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The Wave 2009

I call this trip The Wave 2009 because it was the highlight of this trip.  We packed alot of sightseeing and hiking into a 36 hour period.  We went to four destinations in which 3 are considered the most photographed in the world.  Now that may be an exaggeration but after visiting them I can see why each would draw photographers to shoot them.

Horseshoe Bend

We left Phoenix at 6:30am and headed to Page, AZ which was a 4.5 hour drive.  About 3 miles before Page, we arrived at Horseshoe Bend.  I’m sure many of you have seen a photograph of this and just didn’t know what it was called.  Unfortunately you need a wide angle lens to capture the entire bend in one shot.  The shot below was the best that I could do with my 18mm lens.  This viewpoint is a short 3/4 mile hike from the parking lot.  No big deal.  This was considered one of those, we’re driving right by it, we might as well stop and take a look.


Antelope Canyon

The next stop was Antelope Canyon.  Antelope Canyon is also a famous photographer’s spot.  Known for its sunbeams and rich colors its a very popular tourist destination.  Even Britney Spears did a video inside Antelope Canyon.  You also cannot visit the upper region without a tour guide.  Our tour cost $32 and was about 1.5 hours.  Because everybody, including us wants to see the canyon when the sun rays coming straight down into it, going at noon is super crowded.  The tour guides do a good job of crowd control so you can take photos with no people in them.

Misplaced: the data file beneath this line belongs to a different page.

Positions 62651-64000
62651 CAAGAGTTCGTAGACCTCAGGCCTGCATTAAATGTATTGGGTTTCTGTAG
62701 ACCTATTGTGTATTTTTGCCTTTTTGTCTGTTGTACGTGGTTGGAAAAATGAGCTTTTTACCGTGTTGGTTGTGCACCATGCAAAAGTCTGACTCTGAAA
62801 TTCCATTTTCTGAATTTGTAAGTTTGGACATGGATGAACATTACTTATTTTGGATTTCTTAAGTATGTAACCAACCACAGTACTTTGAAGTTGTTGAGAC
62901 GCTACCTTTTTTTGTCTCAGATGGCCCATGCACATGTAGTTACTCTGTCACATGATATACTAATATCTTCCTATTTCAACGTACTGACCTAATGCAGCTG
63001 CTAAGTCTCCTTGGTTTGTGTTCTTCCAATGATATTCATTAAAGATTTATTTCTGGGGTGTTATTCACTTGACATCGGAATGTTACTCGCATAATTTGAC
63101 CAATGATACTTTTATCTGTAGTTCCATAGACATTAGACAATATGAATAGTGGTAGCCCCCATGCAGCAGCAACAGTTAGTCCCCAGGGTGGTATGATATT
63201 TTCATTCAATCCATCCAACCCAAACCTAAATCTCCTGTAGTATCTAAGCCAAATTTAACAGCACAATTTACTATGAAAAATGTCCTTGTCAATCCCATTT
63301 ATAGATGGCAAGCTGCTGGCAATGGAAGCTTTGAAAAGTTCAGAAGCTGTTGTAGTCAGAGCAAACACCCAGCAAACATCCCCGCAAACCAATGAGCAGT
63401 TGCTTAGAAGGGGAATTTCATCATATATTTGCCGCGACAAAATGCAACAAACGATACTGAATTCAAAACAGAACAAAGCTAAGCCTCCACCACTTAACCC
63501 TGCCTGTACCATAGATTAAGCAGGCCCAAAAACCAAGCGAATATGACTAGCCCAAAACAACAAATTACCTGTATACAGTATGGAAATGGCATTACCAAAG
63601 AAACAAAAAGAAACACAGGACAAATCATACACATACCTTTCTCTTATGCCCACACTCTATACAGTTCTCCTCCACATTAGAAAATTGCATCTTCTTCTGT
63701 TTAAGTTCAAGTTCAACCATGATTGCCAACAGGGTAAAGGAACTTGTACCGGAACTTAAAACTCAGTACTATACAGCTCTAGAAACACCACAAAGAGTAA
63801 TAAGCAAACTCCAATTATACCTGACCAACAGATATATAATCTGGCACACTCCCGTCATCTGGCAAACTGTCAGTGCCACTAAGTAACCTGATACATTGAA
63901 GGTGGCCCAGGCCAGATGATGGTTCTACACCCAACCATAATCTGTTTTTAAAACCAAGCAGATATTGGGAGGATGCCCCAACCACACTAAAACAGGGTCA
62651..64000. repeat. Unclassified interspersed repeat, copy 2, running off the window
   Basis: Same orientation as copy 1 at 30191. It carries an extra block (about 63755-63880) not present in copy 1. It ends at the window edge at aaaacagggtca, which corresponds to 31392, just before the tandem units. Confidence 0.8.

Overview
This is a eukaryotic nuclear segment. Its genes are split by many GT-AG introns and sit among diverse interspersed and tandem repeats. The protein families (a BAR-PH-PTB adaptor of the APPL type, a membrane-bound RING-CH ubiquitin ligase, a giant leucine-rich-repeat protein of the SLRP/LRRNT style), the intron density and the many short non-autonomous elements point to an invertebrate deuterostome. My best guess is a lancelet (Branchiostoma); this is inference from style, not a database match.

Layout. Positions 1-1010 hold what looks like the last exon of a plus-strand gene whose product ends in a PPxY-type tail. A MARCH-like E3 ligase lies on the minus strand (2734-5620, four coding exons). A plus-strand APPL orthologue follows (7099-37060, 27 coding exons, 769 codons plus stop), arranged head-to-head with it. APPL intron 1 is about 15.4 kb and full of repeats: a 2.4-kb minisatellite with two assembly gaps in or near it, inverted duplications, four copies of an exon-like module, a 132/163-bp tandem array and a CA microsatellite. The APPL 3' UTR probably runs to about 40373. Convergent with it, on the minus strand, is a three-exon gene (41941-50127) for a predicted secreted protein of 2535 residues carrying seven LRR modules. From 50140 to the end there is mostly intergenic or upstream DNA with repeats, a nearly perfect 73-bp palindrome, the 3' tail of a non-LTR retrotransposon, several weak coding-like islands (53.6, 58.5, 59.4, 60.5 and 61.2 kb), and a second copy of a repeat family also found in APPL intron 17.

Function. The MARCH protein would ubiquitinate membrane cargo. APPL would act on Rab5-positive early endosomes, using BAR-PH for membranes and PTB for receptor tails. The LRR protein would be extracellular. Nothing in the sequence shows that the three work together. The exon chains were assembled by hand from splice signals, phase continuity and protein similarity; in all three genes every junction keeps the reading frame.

We paid our $32 and hopped onto the rear of a pickup truck.  They drove us about 5 miles on a sandy road to the entrance of the canyon.  There were probably 20 other trucks there as we parked.  As soon as you get there you realize why its so popular.  It’s really hard to screw up a photo in the canyon.  It was very crowded at the entrance and it felt very unnatural.  Something about waiting in line while inside a canyon doesn’t feel right.

The tour guide would clear people out of the way so you could get a good photograph.  He would also tell you where to put your camera and what shots to take.  He would also throw sand into the sunbeams so that they would show in the photos.  If I had to do it again, I would go to Lower Antelope Canyon.  It’s less crowded and you don’t need a tour guide to get in.

This picture below the guide called, Monument Valley.  This was shot looking straight up.


The Wave

The next stop was the Wave.  This is a little known but very popular destination.  The BLM gives out only 20 permits a day, 10 are given in advance and 10 the day before.  I applied for the lottery on April 1st and was lucky enough to get 4 permits for August 1st.  The wave is located just south of the Utah border in Arizona.  It is about 45 miles from Page, AZ and requires about 10 miles of dirt road driving.